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Caldecott Medal Award Books

The Caldecott Medal is awarded annually to the illustrator of the most distinguished American picture book for children published during the preceding year. It is named for Randolph Caldecott, a famous English illustrator of books for children. The medal is awarded by the Association of Library Service to Children, American Library Association. All titles are shelved in the jCALDECOTT bins. If the author was not also the illustrator, the author's name appears first, followed by the illustrator's. You may check a title's availability in the Library's catalog by clicking the title of the book.
The Hello, Goodbye Window
by Norman Juster
Everything important in a little girl's day happens near the kitchen window at Nanna and Poppy's house.

Kitten’s First Full Moon
by Kevin Henkes
When Kitten mistakes the full moon for a bowl of milk, she ends up tired, wet, and hungry trying to reach it.

The Man Who Walked Between the Towers
by Mordicai Gerstein
A lyrical evocation of Philippe Petit's 1974 tightrope walk between the World Trade Center towers.

My Friend Rabbit
by Eric Rohmann
Something always seems to go wrong when Rabbit is around, but Mouse lets him play with his toy plane anyway because he is his good friend.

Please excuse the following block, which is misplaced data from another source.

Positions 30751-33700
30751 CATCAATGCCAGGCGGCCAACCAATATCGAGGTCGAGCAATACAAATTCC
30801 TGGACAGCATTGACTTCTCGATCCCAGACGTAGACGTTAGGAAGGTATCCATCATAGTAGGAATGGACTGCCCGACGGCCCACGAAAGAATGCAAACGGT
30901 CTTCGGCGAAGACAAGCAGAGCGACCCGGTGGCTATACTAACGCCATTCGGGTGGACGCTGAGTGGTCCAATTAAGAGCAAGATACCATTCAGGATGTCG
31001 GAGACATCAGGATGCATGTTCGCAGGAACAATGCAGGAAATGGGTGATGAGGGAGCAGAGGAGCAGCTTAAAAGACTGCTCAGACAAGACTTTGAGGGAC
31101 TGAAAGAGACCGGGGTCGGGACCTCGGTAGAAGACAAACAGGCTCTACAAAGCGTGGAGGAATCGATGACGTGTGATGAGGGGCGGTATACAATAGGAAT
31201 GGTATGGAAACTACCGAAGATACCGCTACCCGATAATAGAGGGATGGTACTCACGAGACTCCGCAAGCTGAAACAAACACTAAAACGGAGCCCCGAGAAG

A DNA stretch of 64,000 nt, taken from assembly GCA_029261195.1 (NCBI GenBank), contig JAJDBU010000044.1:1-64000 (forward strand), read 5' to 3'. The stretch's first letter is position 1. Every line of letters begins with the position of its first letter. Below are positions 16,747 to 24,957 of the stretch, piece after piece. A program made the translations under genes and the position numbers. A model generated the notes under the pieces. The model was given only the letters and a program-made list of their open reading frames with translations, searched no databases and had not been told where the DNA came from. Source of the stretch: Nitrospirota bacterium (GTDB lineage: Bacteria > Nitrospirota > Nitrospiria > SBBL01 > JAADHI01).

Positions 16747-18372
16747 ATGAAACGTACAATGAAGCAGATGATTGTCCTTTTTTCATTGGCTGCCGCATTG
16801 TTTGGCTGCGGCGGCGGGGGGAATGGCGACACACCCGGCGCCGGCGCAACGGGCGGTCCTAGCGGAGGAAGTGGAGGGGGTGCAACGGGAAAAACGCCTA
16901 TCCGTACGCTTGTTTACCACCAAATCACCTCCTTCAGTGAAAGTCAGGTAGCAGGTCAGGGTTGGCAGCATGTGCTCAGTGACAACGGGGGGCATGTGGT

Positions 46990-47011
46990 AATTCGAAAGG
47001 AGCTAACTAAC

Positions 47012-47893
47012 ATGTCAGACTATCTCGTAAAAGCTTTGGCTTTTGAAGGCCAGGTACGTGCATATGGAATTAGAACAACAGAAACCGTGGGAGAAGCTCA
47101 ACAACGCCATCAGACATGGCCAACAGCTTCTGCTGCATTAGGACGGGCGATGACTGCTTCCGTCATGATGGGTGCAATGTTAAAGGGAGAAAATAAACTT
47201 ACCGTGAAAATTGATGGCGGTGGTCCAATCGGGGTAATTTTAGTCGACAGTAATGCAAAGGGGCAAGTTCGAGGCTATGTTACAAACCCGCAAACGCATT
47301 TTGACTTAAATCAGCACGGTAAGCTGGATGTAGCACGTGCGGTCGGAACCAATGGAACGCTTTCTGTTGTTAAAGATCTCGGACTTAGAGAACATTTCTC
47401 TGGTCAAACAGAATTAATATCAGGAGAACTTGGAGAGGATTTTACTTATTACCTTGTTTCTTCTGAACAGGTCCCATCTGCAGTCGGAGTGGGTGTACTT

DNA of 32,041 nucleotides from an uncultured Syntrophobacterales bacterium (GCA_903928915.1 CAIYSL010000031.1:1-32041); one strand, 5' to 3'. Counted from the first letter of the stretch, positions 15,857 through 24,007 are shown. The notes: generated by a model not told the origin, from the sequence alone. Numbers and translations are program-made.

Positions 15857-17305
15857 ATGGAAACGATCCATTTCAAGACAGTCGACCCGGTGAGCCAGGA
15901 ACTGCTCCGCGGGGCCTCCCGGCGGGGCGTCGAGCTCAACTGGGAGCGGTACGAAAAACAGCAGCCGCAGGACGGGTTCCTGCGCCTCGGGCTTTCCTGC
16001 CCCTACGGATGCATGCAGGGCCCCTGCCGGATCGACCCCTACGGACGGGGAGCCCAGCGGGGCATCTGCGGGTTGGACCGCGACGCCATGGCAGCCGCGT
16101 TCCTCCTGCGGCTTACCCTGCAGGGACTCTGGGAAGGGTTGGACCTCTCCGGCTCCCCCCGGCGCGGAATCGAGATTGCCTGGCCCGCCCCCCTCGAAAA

The Three Pigs
by David Weisner
The three pigs escape the wolf by going into another world where they meet the cat and the fiddle, the cow that jumped over the moon, and a dragon.

So You Want to Be President
by Judith St. George/ David Small
Presents an assortment of facts about the qualifications and characteristics of U.S. presidents, from George Washington to Bill Clinton.

Joseph Had a Little Overcoat
by Simms Taback
A very old overcoat is recycled numerous times into a variety of garments.

Sick Day for Amos McGee
by Philip C. Stead
Amos McGee, a friendly zoo keeper, always makes time to visit his animal friends, but when he becomes sick and cannot come in to work, the animals pay him a visit instead.

by Brian Floca
Learn what it was like to travel on the transcontinental railroad in the 1860s.

by David Wiesner
The story of what happens when a camera becomes a piece of flotsam.

Invention of Hugo Cabret
by Brian Selznick
When twelve-year-old Hugo, an orphan living and repairing clocks within the walls of a Paris train station in 1931, meets a mysterious toyseller and his goddaughter, his undercover life and his biggest secret are jeopardized. Includes 284 pages of drawings.

House in the Night
by Susan Marie Swanson
Illustrations by Beth Krommes and easy-to-read text explore the light that makes a house in the night a home filled with light.

Lion and the Mouse
by Aesop
In this wordless retelling of an Aesop fable by Jerry Pinkney, an adventuresome mouse proves that even small creatures are capable of great deeds when he rescues the King of the Jungle.

Ball for Daisy
by Chris Raschka
A wordless picture book showing the fun a dog has with her ball, and what happens when it is lost.

This is not my Hat
by Jon Klassen
A tiny minnow wearing a pale blue bowler hat has a thing or two up his fins in this underwater light-on-dark chase scene.